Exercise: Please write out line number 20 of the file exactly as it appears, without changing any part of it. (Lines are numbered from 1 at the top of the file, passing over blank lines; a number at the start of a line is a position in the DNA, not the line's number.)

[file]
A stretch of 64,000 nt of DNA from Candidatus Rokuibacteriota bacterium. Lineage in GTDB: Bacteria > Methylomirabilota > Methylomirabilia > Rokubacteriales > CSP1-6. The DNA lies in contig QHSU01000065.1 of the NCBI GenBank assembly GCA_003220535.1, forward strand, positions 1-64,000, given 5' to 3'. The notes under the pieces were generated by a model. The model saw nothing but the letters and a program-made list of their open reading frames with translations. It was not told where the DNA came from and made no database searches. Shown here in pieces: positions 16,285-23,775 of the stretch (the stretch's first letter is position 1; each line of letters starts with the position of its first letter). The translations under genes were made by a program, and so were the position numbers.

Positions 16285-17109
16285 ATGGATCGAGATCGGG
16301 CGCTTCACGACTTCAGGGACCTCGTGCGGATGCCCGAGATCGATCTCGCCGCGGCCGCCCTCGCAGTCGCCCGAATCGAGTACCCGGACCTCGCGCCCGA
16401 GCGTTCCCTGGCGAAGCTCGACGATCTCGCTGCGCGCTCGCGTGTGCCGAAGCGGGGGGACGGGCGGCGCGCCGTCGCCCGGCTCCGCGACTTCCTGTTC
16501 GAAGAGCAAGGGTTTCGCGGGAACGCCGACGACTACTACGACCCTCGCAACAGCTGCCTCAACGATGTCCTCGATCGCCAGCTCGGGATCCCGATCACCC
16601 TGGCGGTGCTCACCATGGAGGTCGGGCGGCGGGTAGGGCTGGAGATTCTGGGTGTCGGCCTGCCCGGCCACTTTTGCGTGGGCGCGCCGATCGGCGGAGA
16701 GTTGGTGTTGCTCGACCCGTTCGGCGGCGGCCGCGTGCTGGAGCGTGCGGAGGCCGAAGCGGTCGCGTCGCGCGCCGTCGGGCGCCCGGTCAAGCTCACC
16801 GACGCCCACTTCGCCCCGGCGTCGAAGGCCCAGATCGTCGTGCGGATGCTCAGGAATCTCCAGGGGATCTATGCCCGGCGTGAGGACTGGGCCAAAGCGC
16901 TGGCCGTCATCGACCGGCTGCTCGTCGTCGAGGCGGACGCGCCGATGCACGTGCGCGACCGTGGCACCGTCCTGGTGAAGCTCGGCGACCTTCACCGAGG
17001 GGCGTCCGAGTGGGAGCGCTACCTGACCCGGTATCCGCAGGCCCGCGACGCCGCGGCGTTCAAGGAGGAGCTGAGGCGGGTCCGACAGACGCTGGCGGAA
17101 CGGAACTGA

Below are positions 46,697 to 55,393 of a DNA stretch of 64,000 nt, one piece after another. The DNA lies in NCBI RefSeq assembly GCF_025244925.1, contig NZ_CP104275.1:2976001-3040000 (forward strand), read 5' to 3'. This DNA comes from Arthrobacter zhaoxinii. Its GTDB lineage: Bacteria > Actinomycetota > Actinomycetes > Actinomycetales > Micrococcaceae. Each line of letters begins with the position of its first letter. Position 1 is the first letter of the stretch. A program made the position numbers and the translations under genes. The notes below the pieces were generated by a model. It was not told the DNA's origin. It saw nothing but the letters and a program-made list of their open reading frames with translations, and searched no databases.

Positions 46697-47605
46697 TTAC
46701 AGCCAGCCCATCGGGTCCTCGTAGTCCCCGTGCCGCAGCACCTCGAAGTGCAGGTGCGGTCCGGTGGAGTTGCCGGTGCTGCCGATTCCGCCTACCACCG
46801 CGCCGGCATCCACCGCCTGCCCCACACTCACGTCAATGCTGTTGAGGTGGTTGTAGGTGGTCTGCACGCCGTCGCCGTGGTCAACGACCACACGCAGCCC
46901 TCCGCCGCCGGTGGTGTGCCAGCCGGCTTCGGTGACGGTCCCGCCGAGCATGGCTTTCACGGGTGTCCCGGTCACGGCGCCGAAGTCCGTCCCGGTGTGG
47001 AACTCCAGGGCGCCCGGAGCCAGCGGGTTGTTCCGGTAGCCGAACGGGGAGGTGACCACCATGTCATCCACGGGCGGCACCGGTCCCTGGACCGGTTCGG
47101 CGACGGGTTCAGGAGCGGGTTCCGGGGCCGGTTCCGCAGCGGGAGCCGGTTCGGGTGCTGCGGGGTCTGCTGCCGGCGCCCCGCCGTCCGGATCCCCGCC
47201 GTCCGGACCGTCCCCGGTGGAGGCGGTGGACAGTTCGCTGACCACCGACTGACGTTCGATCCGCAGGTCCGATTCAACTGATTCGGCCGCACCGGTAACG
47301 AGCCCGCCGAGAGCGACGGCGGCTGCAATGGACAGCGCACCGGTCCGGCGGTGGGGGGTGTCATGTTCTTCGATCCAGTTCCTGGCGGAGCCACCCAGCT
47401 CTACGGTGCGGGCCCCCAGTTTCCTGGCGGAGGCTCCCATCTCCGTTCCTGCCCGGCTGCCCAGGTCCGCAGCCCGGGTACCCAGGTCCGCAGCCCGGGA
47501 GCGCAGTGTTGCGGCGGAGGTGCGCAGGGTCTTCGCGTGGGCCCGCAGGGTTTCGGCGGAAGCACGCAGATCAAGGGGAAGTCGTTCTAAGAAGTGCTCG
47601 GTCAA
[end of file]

47101 CGACGGGTTCAGGAGCGGGTTCCGGGGCCGGTTCCGCAGCGGGAGCCGGTTCGGGTGCTGCGGGGTCTGCTGCCGGCGCCCCGCCGTCCGGATCCCCGCC